Make and document decisions now about your voice and how you will write, that way you avoid having to make the same decisions over again. If you don’t have a style guide, you definitely need one — and this applies to every blogger, not just businesses. A style guide is especially important if you think you will have guest writers or have someone else do your editing. Read more about style guides, and if you don’t have one, you may use the Miller & Mattson style guide as a starting point (because, seriously: you must have a style guide)!
Setting up and getting started
Okay, now that you have some planning under your belt, let’s get you started! Especially if this is your first time using WordPress, give yourself some time to ease into it. For those setting up personal blogs, I always encourage people to get started on Friday night and devote the whole weekend to it.
A development server
If you are adding a blog to your existing, established site, then I strongly urge you to first develop your blog on an interim development server or in a different directory on the same server with an optional password, then move it to your site when you are ready to launch. Talk with your IT department about this or, if you are doing this on your own, talk with your web host about it.
You can also do this if you are launching a new standalone business or personal blog that you have not yet publicized, or you can just go for it. Just know that anyone who happens to know or find the URL will be able to see your placeholder content and your experimentation as you get this off the ground. (For both my blogs, I just developed them live.)
Load the WordPress platform
Presumably you have already gotten your domain, and hopefully you got that domain from a company that provides WordPress services. If you haven’t already, now is the time to set that up. This is typically as easy as contacting your web host and asking them to set it up. [Many web hosts provide an easy self-serve install process as well.]
Be sure to tell them your expectations for what your URL will be. For example, if you are creating a standalone blog that your readers will access by just going to your domain (www.yourdomainname.com), then be sure to tell them this. Otherwise, they might assume you plan to build a website at that domain in addition to the blog, so they might install the WordPress in a “blog” subdirectory.
If your web host does not provide WordPress installation services, then you can go to WordPress.org to get what you need and use FTP to do it yourself. It’s not too difficult, but if you are not a computer savvy person, then I urge you to hire someone to set it up for you. Please let me know if you need a recommendation.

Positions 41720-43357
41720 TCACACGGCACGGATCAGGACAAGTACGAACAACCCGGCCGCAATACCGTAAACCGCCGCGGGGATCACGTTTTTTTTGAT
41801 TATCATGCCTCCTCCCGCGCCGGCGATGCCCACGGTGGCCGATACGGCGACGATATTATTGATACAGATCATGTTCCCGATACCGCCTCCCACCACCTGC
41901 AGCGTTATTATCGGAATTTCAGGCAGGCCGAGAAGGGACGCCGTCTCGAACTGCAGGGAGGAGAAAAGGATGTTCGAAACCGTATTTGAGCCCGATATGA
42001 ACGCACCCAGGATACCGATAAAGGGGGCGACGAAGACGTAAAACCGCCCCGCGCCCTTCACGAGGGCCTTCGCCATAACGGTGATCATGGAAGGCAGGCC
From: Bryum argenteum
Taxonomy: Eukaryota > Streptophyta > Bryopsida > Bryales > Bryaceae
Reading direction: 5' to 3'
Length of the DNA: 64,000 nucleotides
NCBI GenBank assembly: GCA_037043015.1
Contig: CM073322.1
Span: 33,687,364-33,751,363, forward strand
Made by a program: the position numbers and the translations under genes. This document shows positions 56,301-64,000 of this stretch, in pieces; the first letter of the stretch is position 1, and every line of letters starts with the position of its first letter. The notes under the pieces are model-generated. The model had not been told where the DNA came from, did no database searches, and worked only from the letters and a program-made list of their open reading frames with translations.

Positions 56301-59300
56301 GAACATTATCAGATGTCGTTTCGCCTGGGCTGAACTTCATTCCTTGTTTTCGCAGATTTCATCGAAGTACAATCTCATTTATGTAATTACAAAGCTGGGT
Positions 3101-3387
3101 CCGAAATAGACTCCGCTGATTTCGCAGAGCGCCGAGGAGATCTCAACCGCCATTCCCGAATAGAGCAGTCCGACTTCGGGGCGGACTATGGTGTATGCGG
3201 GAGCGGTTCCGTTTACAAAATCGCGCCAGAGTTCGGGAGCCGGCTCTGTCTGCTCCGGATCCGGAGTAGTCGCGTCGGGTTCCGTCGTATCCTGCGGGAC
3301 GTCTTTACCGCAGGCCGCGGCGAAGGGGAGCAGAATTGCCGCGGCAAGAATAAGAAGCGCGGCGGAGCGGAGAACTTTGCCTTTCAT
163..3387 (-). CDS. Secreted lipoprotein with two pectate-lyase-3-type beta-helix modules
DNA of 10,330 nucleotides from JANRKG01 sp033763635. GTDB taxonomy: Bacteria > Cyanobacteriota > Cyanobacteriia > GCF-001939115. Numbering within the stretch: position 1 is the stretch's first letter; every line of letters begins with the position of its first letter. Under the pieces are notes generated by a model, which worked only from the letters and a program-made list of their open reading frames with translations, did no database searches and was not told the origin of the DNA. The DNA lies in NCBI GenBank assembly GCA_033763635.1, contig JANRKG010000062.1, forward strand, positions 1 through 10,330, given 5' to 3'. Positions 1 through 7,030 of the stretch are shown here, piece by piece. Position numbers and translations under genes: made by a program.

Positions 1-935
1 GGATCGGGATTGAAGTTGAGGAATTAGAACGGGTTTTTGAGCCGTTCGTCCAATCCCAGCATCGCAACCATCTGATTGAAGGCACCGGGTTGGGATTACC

Go to your dashboard
Once your WordPress platform is live, do two things:
- Go to your WordPress admin dashboard. Open your favorite web browser and enter the WordPress admin URL that your web host sends you, using the provided username and password to log in. If they do not provide you with a URL, then it is probably going to be the following: www.yourdomainname.com/wp-admin
This will take you to your dashboard, and you will see a menu along the left much like what I show in the above graphic.
- Go to your blog. Open a second tab in your browser (usually Ctrl-T will do this) and go to your new website. You should see the very basic beginnings of your new blog, for now called “Just another WordPress site.”
As you work on your blog, keep both tabs open so you can jump back and forth to see what you are doing.
Time to explore
The first thing you should do is explore the platform. Your relationship with this tool needs to be a good one, as you will need to reach the point where you can come here to write, not to struggle with an unfamiliar environment. Now, before anyone knows your URL and before you have serious work here to protect, take the time to just click on stuff and see what happens.
Your new blog has some default pages and posts already there. Check out Pages and Posts in the dashboard menu to see how this default content looks.
To get familiar with this tool, you need to jump into it. Use the Post menu item to open an existing post or create a new one. Change some wording on the post to get a feel for the text editor. As you make changes, save your work, then refresh your window in the other tab to see the results. As you experiment, publish a post with different types of content that you can use as a model page as you customize the look and feel of your blog. If you experiment with WordPress in a password-protected directory, then nobody will be able to see your experiments. If the WordPress directory is not password-protected, and if you have not yet given your URL to anybody, it’s unlikely any human will guess your URL and see your experiments. But it’s not impossible that somebody might guess your URL, so resist the urge to try something funny that might embarrass you later.
Below is the tool panel that you will see at the top of the text edit window:
[Note that if your text editor looks very different from this, see what I say about the Classic Editor plugin below.]
The Visual tab lets you enter text that will display in a way that only approximates WYSIWYG: the fonts, spacing, and colors might be slightly different when you look at how the page is rendered. This is where most bloggers do their work. If you are comfortable working in native HTML, you can do that on the Text tab in the text editor. [Knowing HTML is not required at all, but sometimes I have found it helpful.]
Many of the tool icons in the text editor, such as those for changing the alignment of a paragraph, are obvious. Here are some of the others:
The Quote icon will set the paragraph as quoted text. Every theme renders this differently:
Here’s how the theme I use does it.
The Insert read more icon will break the text and insert a “Read more” or “Continue reading” link. Note that it only does this on the page that shows all your blog posts, not within the editor window or in the blog post itself. Also, every theme renders this a little differently.